3) "Solution Path" may imply "how many different strategies are that that will eliminate candidate X?" I think this is what most people mean when they ask the question. If we didn't know about, say "X-Wings" then a more complex strategy would probably do the same job. But I am coming round to the notion that this approach is a red herring. Does it matter which strategy gets X? Its like some light bulbs can be changed by one man, but some need two men - one to hold the ladder. Are they really different operations? Since my and most peoples solvers don’t contain every tool in the box or implement each strategy completely (very hard to prove) then we could accidentally balloon the count of solution paths artificially merely by being incomplete. This line of thinking means that the actual number of solution paths is constrained to be less than or equal the number of candidates on the board. Which is several hundred, but certainly not "millions" and most candidates are cleared off quickly.

The problem then becomes, what is the optimal solution path? What is the least number of operations required to solve it - allowing that each step can eliminate a slew of candidates in one loop. The answer to this question is exactly what the solver currently does. But the controversy becomes the order of the strategy list. Now, I have wondered, is my ordering optimal? Highly unlikely for all Sudoku puzzles. Probably for some. But impossible to know which. So what I need to do is take a bunch of puzzles and solve them using a tree/branch method that tries every possible order (leaving basic strategies at the start). This can't be done on a web page but could be done in my offline version. This is where I'm hoping to go next with my research and others, with solvers, would find it fun to explore this.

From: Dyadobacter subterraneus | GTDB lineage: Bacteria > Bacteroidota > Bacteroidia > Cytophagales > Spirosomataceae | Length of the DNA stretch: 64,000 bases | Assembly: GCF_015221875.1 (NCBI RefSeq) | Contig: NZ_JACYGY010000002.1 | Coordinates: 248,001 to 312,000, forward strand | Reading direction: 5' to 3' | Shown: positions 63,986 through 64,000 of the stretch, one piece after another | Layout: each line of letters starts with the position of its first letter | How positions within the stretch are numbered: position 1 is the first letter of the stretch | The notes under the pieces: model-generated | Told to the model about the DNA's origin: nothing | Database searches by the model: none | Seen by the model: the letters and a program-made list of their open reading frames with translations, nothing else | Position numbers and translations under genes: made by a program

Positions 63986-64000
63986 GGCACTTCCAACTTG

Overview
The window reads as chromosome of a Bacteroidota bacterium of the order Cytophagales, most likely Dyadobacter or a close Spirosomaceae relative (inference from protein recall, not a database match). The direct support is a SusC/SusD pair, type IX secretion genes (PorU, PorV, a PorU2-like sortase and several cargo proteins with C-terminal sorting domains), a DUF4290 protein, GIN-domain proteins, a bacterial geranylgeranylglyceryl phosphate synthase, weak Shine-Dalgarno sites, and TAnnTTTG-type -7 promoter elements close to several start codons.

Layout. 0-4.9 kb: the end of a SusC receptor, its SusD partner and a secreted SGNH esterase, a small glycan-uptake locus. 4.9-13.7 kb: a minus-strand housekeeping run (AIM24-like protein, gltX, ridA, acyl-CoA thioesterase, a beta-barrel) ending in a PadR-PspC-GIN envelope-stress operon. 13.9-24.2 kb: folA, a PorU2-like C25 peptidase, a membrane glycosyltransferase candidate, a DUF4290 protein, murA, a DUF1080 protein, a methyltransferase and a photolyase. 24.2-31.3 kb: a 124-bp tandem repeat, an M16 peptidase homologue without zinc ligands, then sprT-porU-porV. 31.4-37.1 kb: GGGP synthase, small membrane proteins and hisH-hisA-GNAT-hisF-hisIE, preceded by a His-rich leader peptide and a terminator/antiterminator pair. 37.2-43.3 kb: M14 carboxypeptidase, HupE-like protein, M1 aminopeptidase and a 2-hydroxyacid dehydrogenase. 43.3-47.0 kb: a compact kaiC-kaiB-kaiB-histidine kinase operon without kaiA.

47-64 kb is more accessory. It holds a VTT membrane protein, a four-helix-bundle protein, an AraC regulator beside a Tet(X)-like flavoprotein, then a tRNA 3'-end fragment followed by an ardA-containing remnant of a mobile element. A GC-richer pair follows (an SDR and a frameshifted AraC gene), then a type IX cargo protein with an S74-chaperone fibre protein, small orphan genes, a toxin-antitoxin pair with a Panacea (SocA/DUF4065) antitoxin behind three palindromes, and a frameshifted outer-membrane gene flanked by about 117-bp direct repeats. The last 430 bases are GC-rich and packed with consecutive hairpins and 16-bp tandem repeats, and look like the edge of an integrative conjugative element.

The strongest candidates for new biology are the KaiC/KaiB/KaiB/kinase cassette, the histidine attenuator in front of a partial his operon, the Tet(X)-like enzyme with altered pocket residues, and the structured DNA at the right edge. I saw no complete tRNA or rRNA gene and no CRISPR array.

## Wednesday 20-Aug-2014

## ... by: Didi, Austria

Is that true? Do you know any artificial intelligence approaches to let computers detect known and unknown solving logics?

It would be great to have an AI developed, that could at least find the most basic solving techniques! I believe that without such basic AI real Androids will never ever exist. Sudoku could be a nice starting project.

I do believe there will be artificial intelligences that will be equal and superior to human minds but they will be evolved, not written, and they will exhibit the intuitive trait required to solve these types of problems. But if we asked them to explain how they did it, or dumped their "software" it would be as complex and useless to us as a physical brain dump.

However, there may well be some clever people out there who do work on algorithms that create algorithms. Some of these are tricks though, like slime moulds solving the Travelling Salesman problem.

## Tuesday 19-Aug-2014

## ... by: bruce, U.S. of A.

Bruce

## Tuesday 19-Aug-2014

## ... by: NiZhiyang, China

.5..1..6.4..2.3..8..........4.....5.6.......7.8.....9..........3..1.2..6.1..3..7.

See,this is harder than yours!

Do leave an email address next time!

## Thursday 14-Aug-2014

## ... by: john, us

## Wednesday 13-Aug-2014

## ... by: Larry Doe, Hyde Park, NY

Load Sudoku: CLICK TO LOADSolution count says 1 solution but it actually has two solutions.

## Wednesday 13-Aug-2014

## ... by: Claude, Europe

I cannot find your app in the store, correct ?

Thanks for your answer

Hopefully all apps will be back up either later today or next week if I have to wire money.

## Wednesday 13-Aug-2014

## ... by: Mina, X